Rachel Davis

Rachel Davis was born and raised in the rapidly growing oak tree-lined city of Raleigh, North Carolina. In college, she studied International Studies and Spanish and lived, studied, and worked in Ecuador and El Salvador. She has spent years working in the nonprofit world, specifically with adults and children with special needs. She is also an anti-racist activist/organizer who has been a part of and helped organize in Wake, Orange, Chatham, and Alamance County against police brutality and white supremacy. When she’s not working or participating in activism, she enjoys foraging, hiking, traveling, art, and local folklore. 

Emma Hilleary

Emma Hilleary is a Social Media Intern for the Truth Telling Project. She is a sophomore at the University of Georgia with a double major in Women’s Studies and Theater. She is a performance and visual artist from Atlanta who feels passionate about bringing awareness to social justice issues through her various art practices. 

Our Fellows

Patt Gunn

Patt Gunn is the Policy Fellow for the Truth Telling Project. She is a native of Savannah, Georgia, she is a Gullah Geechee woman who is on on mission of Truth-Telling, reconciliation, healing and repair of the damages of the atrocious deeds of the Trans Atlantic Slave Trade in this 21st century to People of Color’ through the African Diaspora and the Caribbean Basin.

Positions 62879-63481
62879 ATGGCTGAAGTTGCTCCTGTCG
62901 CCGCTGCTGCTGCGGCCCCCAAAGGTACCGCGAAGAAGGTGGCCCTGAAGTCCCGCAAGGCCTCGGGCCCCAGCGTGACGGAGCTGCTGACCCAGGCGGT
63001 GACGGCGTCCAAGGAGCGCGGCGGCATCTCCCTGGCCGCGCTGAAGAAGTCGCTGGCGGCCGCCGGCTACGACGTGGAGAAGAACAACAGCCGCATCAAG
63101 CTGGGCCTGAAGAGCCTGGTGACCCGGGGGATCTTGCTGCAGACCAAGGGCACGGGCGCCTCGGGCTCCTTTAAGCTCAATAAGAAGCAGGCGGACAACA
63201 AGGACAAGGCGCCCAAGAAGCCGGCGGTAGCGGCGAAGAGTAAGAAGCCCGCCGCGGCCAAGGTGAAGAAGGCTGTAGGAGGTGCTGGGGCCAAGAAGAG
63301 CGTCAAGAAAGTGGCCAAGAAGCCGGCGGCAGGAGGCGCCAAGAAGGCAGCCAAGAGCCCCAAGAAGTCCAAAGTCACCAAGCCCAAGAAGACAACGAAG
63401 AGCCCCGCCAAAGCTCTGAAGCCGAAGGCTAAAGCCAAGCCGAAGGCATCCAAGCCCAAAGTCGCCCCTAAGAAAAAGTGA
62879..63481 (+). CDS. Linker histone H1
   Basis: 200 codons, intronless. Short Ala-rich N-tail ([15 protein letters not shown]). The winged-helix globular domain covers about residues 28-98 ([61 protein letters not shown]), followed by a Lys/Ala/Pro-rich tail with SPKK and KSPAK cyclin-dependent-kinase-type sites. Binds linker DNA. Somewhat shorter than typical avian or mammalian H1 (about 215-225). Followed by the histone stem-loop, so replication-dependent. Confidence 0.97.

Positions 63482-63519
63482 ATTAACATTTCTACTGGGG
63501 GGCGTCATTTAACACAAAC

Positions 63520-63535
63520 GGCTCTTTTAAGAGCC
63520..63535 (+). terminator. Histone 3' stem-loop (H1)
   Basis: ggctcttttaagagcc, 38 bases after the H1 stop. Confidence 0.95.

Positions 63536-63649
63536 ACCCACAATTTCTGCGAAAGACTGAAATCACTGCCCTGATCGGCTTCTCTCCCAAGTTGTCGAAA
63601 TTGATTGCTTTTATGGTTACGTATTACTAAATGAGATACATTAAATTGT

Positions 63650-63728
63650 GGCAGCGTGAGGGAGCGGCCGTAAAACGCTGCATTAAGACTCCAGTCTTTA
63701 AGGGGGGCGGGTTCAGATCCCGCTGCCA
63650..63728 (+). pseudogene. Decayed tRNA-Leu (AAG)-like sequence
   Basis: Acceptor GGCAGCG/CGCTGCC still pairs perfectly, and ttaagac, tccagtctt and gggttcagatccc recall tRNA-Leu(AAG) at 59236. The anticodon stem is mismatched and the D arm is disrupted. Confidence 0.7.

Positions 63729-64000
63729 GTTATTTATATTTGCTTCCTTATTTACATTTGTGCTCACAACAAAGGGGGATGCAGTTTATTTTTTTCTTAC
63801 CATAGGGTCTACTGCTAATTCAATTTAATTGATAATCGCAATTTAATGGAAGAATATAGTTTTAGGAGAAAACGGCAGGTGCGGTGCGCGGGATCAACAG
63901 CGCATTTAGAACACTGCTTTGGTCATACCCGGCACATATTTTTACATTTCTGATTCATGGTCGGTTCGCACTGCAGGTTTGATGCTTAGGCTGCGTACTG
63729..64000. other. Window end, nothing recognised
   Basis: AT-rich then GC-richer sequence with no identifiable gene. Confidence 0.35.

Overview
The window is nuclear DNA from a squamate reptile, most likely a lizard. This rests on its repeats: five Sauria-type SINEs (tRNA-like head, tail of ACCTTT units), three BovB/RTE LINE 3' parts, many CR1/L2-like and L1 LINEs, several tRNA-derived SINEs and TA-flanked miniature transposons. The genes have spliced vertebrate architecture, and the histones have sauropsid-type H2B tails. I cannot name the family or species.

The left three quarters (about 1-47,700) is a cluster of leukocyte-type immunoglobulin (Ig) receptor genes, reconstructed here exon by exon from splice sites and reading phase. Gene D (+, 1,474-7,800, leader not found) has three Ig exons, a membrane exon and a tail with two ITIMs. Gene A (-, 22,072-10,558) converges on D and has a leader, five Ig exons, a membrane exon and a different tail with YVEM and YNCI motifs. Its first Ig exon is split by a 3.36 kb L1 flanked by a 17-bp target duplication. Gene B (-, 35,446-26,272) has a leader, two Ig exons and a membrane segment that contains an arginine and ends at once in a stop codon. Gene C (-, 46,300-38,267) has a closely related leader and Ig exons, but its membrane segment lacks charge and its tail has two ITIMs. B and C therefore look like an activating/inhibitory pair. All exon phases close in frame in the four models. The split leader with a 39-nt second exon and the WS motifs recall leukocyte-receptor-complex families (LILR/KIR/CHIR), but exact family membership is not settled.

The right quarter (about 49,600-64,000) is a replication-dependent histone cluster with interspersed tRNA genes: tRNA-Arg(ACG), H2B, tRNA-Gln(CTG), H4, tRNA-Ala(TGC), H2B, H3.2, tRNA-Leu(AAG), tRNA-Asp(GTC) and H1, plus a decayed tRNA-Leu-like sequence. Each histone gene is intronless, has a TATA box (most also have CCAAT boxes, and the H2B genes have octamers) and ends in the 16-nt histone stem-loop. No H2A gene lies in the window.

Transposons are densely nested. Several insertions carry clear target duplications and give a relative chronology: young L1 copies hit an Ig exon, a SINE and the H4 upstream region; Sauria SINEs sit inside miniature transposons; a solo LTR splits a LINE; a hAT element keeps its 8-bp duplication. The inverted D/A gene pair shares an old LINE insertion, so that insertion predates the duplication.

Lucy Duncan

Lucy Duncan is the Truth and Reparations Education Fellow. She is currently the co-chair of the Philadelphia Mayor’s Commission on Faith-Based and Interfaith Affairs focusing on a campaign to invite 100 white majority congregations into sincere reparations work. She is a member of Green Street Friends Meeting (PhYM), serves on their reparations committee which is currently engaged in a project of securing Black housing wealth in Germantown. She just completed ten years working for the American Friends Service Committee as their Director of Friends Relations. She was a 2nd grade teacher for several years in California and is looking forward to supporting educators in, as bell hooks said, “teaching to transgress.”

Amber Walker 

Amber Walker is the activism fellow for the Truth Telling Project. She is a native of St. Louis and has worked as an organizer in social justice work for over 12 years and the criminal justice reform space for 5 years. In her current work in sheriff reform, she leads a national coalition whose mission is to reimagine a world where public safety isn’t centered around law enforcement or the sheriff. Amber has a deep desire for communities of color to experience true public safety. Her hope is to continuously work to restore communities impacted by oppressive systems or institutions that are harmful to them. Amber holds two English degrees and loves to explore and experience different cultures and foods in her travels.

Our Advisory Council